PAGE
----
Items in AFP with MESH term: Inflammation

Commonly Missed Diagnoses in the Childhood Eye Examination - Article

ABSTRACT: Early and accurate detection of eye disorders in children can present a challenge for family physicians. Visual acuity screening, preferably performed before four years of age, is essential for diagnosing amblyopia. Cover testing may disclose small-angle or intermittent strabismus. Leukocoria, which is detected with an ophthalmoscope, may indicate retinoblastoma or cataract. Children with glaucoma may have light sensitivity and enlargement of the cornea, and conjunctivitis that does not respond quickly to treatment may reflect more serious ocular inflammation. Children with serious eye injuries often present to the primary care physician. Nystagmus and many systemic conditions are associated with specific eye findings.


Leukocytosis: Basics of Clinical Assessment - Article

ABSTRACT: Leukocytosis, a common laboratory finding, is most often due to relatively benign conditions (infections or inflammatory processes). Much less common but more serious causes include primary bone marrow disorders. The normal reaction of bone marrow to infection or inflammation leads to an increase in the number of white blood cells, predominantly polymorphonuclear leukocytes and less mature cell forms (the "left shift"). Physical stress (e.g., from seizures, anesthesia or overexertion) and emotional stress can also elevate white blood cell counts. Medications commonly associated with leukocytosis include corticosteroids, lithium and beta agonists. Increased eosinophil or basophil counts, resulting from a variety of infections, allergic reactions and other causes, can lead to leukocytosis in some patients. Primary bone marrow disorders should be suspected in patients who present with extremely elevated white blood cell counts or concurrent abnormalities in red blood cell or platelet counts. Weight loss, bleeding or bruising, liver, spleen or lymph node enlargement, and immunosuppression also increase suspicion for a marrow disorder. The most common bone marrow disorders can be grouped into acute leukemias, chronic leukemias and myeloproliferative disorders. Patients with an acute leukemia are more likely to be ill at presentation, whereas those with a chronic leukemia are often diagnosed incidentally because of abnormal blood cell counts. White blood cell counts above 100,000 per mm3 (100 x 10(9) per L) represent a medical emergency because of the risk of brain infarction and hemorrhage.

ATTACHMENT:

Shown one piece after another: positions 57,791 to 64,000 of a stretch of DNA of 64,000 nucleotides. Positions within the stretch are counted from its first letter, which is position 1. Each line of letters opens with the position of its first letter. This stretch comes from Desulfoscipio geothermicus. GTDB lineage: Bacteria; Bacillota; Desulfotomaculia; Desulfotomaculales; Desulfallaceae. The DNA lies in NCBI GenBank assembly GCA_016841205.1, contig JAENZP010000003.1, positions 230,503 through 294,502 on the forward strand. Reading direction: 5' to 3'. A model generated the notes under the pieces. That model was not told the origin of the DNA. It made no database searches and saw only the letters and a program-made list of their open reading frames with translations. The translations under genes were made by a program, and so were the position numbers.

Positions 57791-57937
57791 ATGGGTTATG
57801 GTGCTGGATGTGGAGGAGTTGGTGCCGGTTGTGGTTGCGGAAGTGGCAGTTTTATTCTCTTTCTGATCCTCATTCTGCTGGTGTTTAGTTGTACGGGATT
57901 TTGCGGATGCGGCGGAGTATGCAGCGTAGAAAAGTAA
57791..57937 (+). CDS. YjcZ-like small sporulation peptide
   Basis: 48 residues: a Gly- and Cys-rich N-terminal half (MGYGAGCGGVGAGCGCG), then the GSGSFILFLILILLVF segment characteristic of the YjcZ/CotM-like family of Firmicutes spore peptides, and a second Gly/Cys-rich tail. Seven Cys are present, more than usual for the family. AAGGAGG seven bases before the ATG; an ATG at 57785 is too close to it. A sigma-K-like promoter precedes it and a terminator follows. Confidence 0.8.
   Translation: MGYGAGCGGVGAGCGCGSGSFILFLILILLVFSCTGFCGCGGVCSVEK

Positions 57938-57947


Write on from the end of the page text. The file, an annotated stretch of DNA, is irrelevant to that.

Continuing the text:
Common Pigmentation Disorders - Article

ABSTRACT: Common causes of hyperpigmentation include postinflammatory hyperpigmentation, melasma, solar lentigines, ephelides (freckles), and cafe-au-lait macules. Although most hyperpigmented lesions are benign and the diagnosis is straightforward, it is important to exclude melanoma and its precursors and to identify skin manifestations of systemic disease. Treatment options for postinflammatory hyperpigmentation, melasma, solar lentigines, and ephelides include the use of topical agents, chemical peels, cryotherapy, or laser therapy. Cafe-au-lait macules are amenable to surgical excision or laser treatment. Disorders of hypopigmentation may also pose diagnostic challenges, although those associated with health risks are uncommon and are usually congenital (e.g., albinism, piebaldism, tuberous sclerosis, hypomelanosis of Ito). Acquired disorders may include vitiligo, pityriasis alba, tinea versicolor, and postinflammatory hypopigmentation. Treatment of patients with widespread or generalized vitiligo may include cosmetic coverage, psoralen ultraviolet A-range therapy (with or without psoralens), or narrow-band ultraviolet-B therapy; whereas those with stable, limited disease may be candidates for surgical grafting techniques. Patients with extensive disease may be candidates for depigmentation therapy. Other acquired disorders may improve or resolve with treatment of the underlying condition.